Nominated for the MOH
Marine Lance Cpl. Erick Hodges, left, and Lance
Cpl. Ryan Sunnerville, right, pose with Pfc.
Christopher Adlesperger on Nov. 8, 2004. Two
days later, in an attack in Fallouja, Adlesperger
killed at least 11 insurgents. Hodges was killed
and Sunnerville was wounded.
His Corps Value Was Bravery
Chris Adlesperger's family, shocked to learn of his heroics in Iraq, later saw how it all made sense. In death, he's been nominated for the Medal of Honor.
By Tony Perry, Times Staff Writer
October 3, 2006
On Nov. 10, 2004, in 30 minutes of close combat, Marine Pfc. Christopher Adlesperger, a soft-spoken, religious young man who loved poetry and art, attacked an enemy stronghold in Fallouja, Iraq, and killed at least 11 insurgents.
He killed them with his M-16 and with his grenade launcher. He killed them at such close range he could hear the blood gurgling in their mouths and noses.
He killed insurgents who were heavily armed and probably high on drugs — and who had just killed his close friend, Lance Cpl. Erick Hodges.
He protected two wounded squad members from attack and saved innumerable Marines.
When it was over, Adlesperger's face had been bloodied by shrapnel and he had bullet holes in the sleeve and collar of his uniform. He refused to be evacuated until Hodges' body was recovered.
"It was a tremendous bit of fighting," said Col. Patrick Malay, the battalion commander. "He was a quiet kid, but he was remarkable. He was one tough bastard."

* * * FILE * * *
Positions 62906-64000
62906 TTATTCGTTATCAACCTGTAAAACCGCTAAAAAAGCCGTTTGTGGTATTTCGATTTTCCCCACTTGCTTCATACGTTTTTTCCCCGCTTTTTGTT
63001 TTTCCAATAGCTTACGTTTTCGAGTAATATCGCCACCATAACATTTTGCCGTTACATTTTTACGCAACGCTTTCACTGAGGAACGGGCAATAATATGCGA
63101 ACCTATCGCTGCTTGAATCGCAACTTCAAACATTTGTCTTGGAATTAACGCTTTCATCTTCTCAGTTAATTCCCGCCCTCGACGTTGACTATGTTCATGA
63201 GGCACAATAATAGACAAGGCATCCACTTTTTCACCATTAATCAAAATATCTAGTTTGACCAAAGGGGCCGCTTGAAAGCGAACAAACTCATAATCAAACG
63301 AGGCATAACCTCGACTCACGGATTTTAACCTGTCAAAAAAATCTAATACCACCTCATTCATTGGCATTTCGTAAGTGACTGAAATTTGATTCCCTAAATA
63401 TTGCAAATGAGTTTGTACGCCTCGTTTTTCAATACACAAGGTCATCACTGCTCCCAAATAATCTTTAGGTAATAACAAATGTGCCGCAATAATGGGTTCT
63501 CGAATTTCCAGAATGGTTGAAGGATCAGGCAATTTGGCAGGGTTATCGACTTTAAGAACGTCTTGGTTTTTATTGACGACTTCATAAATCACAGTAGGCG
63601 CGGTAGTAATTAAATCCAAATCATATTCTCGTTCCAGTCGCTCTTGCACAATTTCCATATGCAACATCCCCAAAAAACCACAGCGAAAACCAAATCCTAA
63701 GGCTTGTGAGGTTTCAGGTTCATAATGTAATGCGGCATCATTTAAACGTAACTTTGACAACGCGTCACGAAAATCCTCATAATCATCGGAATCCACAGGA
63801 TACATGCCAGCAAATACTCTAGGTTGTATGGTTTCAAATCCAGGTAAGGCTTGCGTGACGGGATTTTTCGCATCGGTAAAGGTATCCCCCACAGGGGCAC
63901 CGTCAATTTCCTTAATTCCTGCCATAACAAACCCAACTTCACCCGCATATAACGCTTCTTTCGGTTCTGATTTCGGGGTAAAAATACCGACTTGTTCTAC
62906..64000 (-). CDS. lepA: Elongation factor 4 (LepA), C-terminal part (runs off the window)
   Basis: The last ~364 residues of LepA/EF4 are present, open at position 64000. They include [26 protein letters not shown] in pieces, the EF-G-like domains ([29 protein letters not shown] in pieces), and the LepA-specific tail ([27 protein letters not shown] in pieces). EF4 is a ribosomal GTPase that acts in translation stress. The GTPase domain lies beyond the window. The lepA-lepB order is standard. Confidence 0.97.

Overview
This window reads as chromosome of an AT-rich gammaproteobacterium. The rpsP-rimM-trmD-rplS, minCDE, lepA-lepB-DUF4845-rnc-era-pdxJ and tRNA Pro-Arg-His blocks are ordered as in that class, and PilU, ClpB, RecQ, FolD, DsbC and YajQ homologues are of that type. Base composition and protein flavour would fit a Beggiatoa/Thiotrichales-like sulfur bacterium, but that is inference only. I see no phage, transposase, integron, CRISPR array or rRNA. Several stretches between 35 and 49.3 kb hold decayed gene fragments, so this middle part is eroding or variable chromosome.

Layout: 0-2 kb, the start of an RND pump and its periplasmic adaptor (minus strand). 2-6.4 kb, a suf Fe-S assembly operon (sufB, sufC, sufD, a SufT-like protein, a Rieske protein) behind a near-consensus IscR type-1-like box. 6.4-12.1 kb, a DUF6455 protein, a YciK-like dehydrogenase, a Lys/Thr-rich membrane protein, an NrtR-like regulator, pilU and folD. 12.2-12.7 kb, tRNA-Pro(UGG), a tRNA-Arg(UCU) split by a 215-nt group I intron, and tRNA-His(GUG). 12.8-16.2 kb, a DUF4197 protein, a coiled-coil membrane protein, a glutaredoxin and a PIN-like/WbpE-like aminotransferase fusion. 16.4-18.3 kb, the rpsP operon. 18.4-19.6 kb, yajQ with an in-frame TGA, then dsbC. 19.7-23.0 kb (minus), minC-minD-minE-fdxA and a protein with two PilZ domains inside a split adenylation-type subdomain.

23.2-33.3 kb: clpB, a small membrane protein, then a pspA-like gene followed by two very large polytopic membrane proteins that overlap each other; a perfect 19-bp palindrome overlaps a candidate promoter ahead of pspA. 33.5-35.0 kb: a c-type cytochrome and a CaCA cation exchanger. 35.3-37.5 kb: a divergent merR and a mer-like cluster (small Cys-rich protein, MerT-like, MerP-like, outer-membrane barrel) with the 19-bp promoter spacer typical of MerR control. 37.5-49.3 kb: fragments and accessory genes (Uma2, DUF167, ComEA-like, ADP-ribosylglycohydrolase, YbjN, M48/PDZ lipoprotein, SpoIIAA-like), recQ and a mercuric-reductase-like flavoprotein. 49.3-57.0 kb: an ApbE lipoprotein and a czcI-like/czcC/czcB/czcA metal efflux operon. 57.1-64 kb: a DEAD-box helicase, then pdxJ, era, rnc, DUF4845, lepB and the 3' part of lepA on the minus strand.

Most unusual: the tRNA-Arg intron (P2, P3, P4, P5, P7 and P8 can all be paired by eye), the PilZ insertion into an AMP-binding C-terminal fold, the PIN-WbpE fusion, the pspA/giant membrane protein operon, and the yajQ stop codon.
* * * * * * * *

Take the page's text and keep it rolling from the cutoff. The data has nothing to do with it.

For his bravery, Adlesperger is among a handful of Marines who have been nominated for the Medal of Honor in Iraq.
A nomination does not ensure that an award will be made. No Marine has been awarded the Medal of Honor for combat occurring since Vietnam.
The nation's highest recognition of bravery is reserved for those who have shown conspicuous gallantry above and beyond the call of duty. In fact, two-thirds of the Medals of Honor awarded to Marines since the beginning of World War II have been posthumous.
If an award is made to Adlesperger, his too will be posthumous.
A month after the firefight for which he has been nominated, Adlesperger led Marines in storming another building where insurgents were hiding. He was shot in the heart and died instantly.
Only after his death did family members here learn of his bravery. At first they were shocked — this was the same person who had once cringed at the thought of shooting birds on a hunting trip. Then they recognized in the details of the firefight the determined youth they knew and loved.
"That was Chris. Whatever he did, he always went in with the idea that nobody was going to beat him, nobody," said Dennis Adlesperger, 53, his uncle.
posted by Steve @ 10:06:00 AM